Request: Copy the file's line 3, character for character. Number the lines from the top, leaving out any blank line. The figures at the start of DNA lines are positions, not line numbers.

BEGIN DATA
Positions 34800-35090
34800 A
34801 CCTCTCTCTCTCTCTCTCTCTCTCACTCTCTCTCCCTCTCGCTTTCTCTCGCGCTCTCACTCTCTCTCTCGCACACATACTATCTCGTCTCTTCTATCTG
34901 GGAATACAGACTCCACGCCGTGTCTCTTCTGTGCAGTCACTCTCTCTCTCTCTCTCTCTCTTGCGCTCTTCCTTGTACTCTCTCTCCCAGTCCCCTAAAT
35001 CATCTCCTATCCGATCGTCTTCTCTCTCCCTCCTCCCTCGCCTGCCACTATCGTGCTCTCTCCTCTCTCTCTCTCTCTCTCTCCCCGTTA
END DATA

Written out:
34801 CCTCTCTCTCTCTCTCTCTCTCTCACTCTCTCTCCCTCTCGCTTTCTCTCGCGCTCTCACTCTCTCTCTCGCACACATACTATCTCGTCTCTTCTATCTG